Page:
Black Mountain (Tor Ghar) tribes

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Black Mountain (Tor Ghar), is located in Hazara division of the Khyber Pakhtunkhwa province of Pakistan. Tor Ghar is Pushto word which means Tor (Black) Ghar (Mountain). It is also called Kala Dhaka, which means the same as its Pushto name; in Hindko a local language spoken by the people of Tanawal and Agror which are located on eastern side of Tor Ghar, however, the original name of this mountain is Tor Ghar. Tor Ghar lies to the east of the River Indus from Thakot to Darband. The total length of this mountain is about twenty five to thirty miles and its average height about 8000 feet above sea level. It ascends from the Indus basin at its southern end near the village of Kiara and goes up to its watershed near the village Baradar; then it runs north-east by north to the point on the crest known as Chitabat. From here the range runs due north, finally descending to the Indus by two large spurs, at the foot of the easternmost of which lies Thakot. The Indus, after passing Thakot, turns westward along the northern foot of the mountain till it washes the western of the two aforementioned spurs, when it takes a sharp bend to the south, and runs below and parallel to the western foot of this mountain range.

Boundaries[edit]

Tor Ghar is bounded on the south by Tanawal; on the east by Agror, Pariari, Tikari, Nandihar and Deshi; on the northern extremity lies the River Indus and Thakot; and on the west, between the crest and the River Indus. These slopes fall steeply from the crest for some 2000 feet; then follows a zone of gentle, well-cultivated slopes; and then from 4000–5000 feet altitude the hill drops precipitously to the Indus. The actual Indus Valley here varies in width from a few hundred yards to nearly two miles, being narrowest at Kotkai and at its broadest at Palosi. It is crossed at about eleven different points by ferries, the boats holding from twenty to thirty passengers, but the inhabitants pass over the river almost everywhere on inflated skins.[1]

Mountain[edit]

The Black Mountain (Tor Ghar) lies between 34º32' and 34º50' N, and 72º48' and 72º58' E. The mountain may be described as a long, narrow ridge with higher peaks at intervals, and occasional deep passes; the general outline of the crest is more rounded than sharp. The numerous large spurs projecting from the sides are often precipitous and rocky, with deep, narrow glens or gorges lying between them, in which are some of the smaller villages of the tribes, the larger ones being, as a rule, situated on the banks of the Indus. The whole of the upper portion of the mountain is thickly wooded, with pine, oak, sycamore, horse-chestnut and wild cherry. The crest of the mountain is crossed by several passes.[2]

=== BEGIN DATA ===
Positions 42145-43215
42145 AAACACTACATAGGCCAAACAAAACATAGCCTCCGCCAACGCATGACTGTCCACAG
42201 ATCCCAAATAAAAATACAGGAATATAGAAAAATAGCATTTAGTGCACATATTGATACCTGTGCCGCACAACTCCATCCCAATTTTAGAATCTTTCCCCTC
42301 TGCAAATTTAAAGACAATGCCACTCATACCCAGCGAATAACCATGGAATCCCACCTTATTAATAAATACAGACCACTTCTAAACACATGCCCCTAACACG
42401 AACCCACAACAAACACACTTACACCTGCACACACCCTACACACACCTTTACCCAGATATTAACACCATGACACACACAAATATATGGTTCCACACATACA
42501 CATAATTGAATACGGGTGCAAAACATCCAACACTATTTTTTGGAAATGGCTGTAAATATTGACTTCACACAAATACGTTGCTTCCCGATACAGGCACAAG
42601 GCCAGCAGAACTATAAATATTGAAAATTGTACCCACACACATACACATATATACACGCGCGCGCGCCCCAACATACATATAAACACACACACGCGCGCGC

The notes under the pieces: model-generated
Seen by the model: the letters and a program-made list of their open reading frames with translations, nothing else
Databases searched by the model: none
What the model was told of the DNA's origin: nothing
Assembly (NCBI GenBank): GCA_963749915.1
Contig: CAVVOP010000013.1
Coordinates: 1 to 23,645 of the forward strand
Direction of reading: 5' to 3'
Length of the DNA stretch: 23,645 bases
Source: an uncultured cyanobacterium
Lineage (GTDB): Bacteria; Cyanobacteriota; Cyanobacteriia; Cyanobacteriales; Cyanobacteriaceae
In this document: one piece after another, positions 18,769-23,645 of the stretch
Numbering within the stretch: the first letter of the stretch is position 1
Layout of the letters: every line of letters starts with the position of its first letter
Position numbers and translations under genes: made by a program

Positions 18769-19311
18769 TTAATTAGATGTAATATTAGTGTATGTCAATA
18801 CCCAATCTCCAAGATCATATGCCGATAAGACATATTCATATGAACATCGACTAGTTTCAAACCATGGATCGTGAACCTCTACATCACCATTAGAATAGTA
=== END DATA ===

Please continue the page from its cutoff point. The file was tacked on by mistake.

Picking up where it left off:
Climate[edit]

The climate of Tor Ghar (Black Mountain) is very fine in spring and autumn but winters are very severe because of the snowfall in sufficient quantity which stops communication over the crest. From proximity of the mountain to the Sulky valley of the Indus, the heat in summer even at the highest elevation is nearly as warm as that of the plains. Heavy rain generally falls in the spring and early autumn and storms frequently occur.[3]

Principal Tribes[edit]

The western slope of Tor Ghar is inhabited by following clans of the Yousafzai Pashtun Tribe:-

Isa the second son of Yousaf (Yousafzai) had three sons; Mada, Hassan and Aka. The Mada Khels, Hassanzais and Akazais are their descendants. Whereas, the Chagarzais are the descendants of Chagar who was one of the son of Mali (Malizai). Mali (Malizai) was one of the brother of Isa (Isazai). These sub-clans have been described in detail in the succeeding paragraphs.[4][5][6]

Mada Khels[edit]

Mada Khel is a division of the Isazai clan of Yousafzai tribe. They are among the dwellers on the Black Mountain. The Mada Khel country is on the northern slopes of the Mahaban Mountain down to the right bank of the Indus, and is bounded on the north by the Hassanzais, on the east by the Indus, and on the south and west by the Tanolis and Amazais. The Mada Khel have three sub-divisions and are considered more enlightened than the other Isazai tribesmen. Most of the villages are on the Mahaban Mountain, only two being on the banks of the Indus. The easiest approaches to Mada Khel territory pass through the Hassanzai territory. Mada Khels are further divided into following Sections and Sub-sections:-.[7][8]